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The diagnosis of stiff-person syndrome can be frightening and disorienting.
Educating yourself and your loved ones is the first step toward easing that fear.
Some patients have loving supportive friends and family, others lack sufficient support systems. Either way, the important thing to remember is that you are your best advocate. By stocking your coping tool kit with the right tools and information, you can maintain control over your life.
Learn when, where, and how to ask for help.
This section covers multiple areas of concern and offers tools and resources to address them.
1. Self-care: evaluate your current status and recognize where you need assistance.
2. Activities of daily living: gather the right tools when you need them.
3. Home care: assess what you can do and when you need assistance.
4. Mobility: meet the challenges and choose the solutions.
5. Managing medications: tips and tools to avoid missed doses and overdoses, which can lead to crises.
6. Mental health: coping and effective communication are tools crucial to managing your condition. Recognize when you are in trouble and learn how to ask for help and where to find it.
7. Emergency care: know the basics and share information with your support people and uninformed medical professionals.
8. Anesthesia concerns: anesthesiologists may not be aware of the special needs surrounding rare diseases. Educating yourself and providing the information to medical professionals may save your life.
9. Organizing information: the risk of memory issues and becoming incapacitated at some point necessitates that you, and your support team, have important information and resources at your fingertips.
10. Financial aid: having a rare disease that requires long-term and often expensive treatments can lead to financial distress. You may become unable to perform your current job. Be proactive. Learn your rights and explore resources.
11. Legal matters: it is essential to keep your affairs in order and to make sure you have communicated your wants and needs to your support team.
12. Advice for family and friends: whoever your support people are (family, friends, hired help, volunteer caregivers), they need tools too. Help them help you.
13. Patient stories: find commiseration and inspiration from others struggling with the same rare disease.
The Tin Man does not endorse, contribute to, or support the content, participants, or individuals administering the sites. You should always consult a medical professional before following the advice of any individual or information found on any forum.
Be careful when posting personal information on public sites. Friends, family, coworkers, your insurance company, or physicians may also see what you post, even if you think your personal settings are designated “private.”
There are two main types of Facebook groups: open and closed. Open means the general public can see and respond with comments. They are usually moderated to keep the threads on topic. In closed groups, only members of the group can see and respond to the posts.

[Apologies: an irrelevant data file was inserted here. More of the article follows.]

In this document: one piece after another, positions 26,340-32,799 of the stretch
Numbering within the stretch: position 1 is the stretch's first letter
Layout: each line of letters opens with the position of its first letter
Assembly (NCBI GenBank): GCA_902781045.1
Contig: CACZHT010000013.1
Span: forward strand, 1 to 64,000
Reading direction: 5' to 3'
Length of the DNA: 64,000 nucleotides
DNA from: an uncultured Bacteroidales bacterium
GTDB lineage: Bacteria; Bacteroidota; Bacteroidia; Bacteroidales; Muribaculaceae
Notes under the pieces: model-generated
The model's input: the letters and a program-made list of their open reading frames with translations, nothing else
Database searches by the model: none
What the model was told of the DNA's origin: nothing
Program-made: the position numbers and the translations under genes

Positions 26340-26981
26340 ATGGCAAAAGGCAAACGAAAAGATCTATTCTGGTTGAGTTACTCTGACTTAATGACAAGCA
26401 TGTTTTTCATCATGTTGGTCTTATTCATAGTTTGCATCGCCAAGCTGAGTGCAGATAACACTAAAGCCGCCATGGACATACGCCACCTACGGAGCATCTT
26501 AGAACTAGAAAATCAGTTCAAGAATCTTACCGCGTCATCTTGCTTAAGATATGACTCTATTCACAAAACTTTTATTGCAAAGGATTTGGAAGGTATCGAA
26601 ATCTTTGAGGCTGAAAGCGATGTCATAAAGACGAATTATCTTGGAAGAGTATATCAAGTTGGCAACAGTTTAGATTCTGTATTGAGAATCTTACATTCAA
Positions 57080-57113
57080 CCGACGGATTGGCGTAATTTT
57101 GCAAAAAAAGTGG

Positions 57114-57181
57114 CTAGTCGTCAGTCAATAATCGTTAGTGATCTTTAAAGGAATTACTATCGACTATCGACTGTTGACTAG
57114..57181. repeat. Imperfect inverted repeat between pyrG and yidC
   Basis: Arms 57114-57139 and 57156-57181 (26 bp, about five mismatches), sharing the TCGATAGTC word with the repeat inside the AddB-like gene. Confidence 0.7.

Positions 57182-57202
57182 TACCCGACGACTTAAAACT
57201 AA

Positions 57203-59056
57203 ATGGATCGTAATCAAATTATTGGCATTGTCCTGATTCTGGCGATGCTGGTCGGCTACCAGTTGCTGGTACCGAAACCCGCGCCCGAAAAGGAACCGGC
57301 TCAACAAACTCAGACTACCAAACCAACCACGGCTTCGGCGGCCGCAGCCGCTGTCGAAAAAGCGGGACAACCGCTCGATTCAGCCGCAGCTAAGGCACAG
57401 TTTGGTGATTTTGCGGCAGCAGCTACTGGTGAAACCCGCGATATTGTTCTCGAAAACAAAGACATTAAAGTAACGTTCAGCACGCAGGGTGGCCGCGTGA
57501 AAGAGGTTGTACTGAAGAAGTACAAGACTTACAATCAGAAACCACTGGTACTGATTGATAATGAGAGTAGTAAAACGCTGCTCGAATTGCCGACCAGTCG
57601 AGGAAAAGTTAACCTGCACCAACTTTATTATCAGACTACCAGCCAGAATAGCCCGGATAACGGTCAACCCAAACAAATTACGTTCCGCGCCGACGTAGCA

The Internet is full of predators. There have been cases of hacking where an individual assumes your photo and a version of your name for the purposes of conning people into divulging personal information and stealing money in the guise of charity, contests, or selling fraudulent treatments or cures. There are no miracle cures for stiff-person syndrome, but there are unscrupulous people selling fake cures, supplements, and treatments. Make certain you know who you are talking to, especially via direct message.
Never divulge personal financial information on the Internet or to anyone who contacts you via the Internet.
LIVING WITH STIFF-PERSON SYNDROME
Find agencies, organizations, and online resources for treatment, benefits, and services.
Resources include where to find in-home assistance and how to address aging challenges and building a relationship with your doctor. They offer access to research about what it’s like to live with a disability.
Researches, develops, and demonstrates creative approaches to disability employment issues.
With a strong network of volunteers and partners, FODAC provides refurbished equipment and services for disabled adults and children to improve their overall quality of life.
A non-profit organization established to help families provide a secure future for their loved ones with a disability.
Grassroots, non-profit organization, that supports positive personal journeys for our community members with disabilities, their families and caregivers. Nationally, we provide information and referral via our website, our Facebook Page, and e-mail. Locally we provide one-on-one mentoring and training, ongoing support and consultation, personalized information and referral, and grants of refurbished Windows computers for home use.
Dedicated to providing quality support to people with disabilities and their families. We provide support in community-integrated settings, in their homes, and in non-traditional facility- based services.
Education, employment, housing, transportation.
Eurodis Rare disease organization for Europe.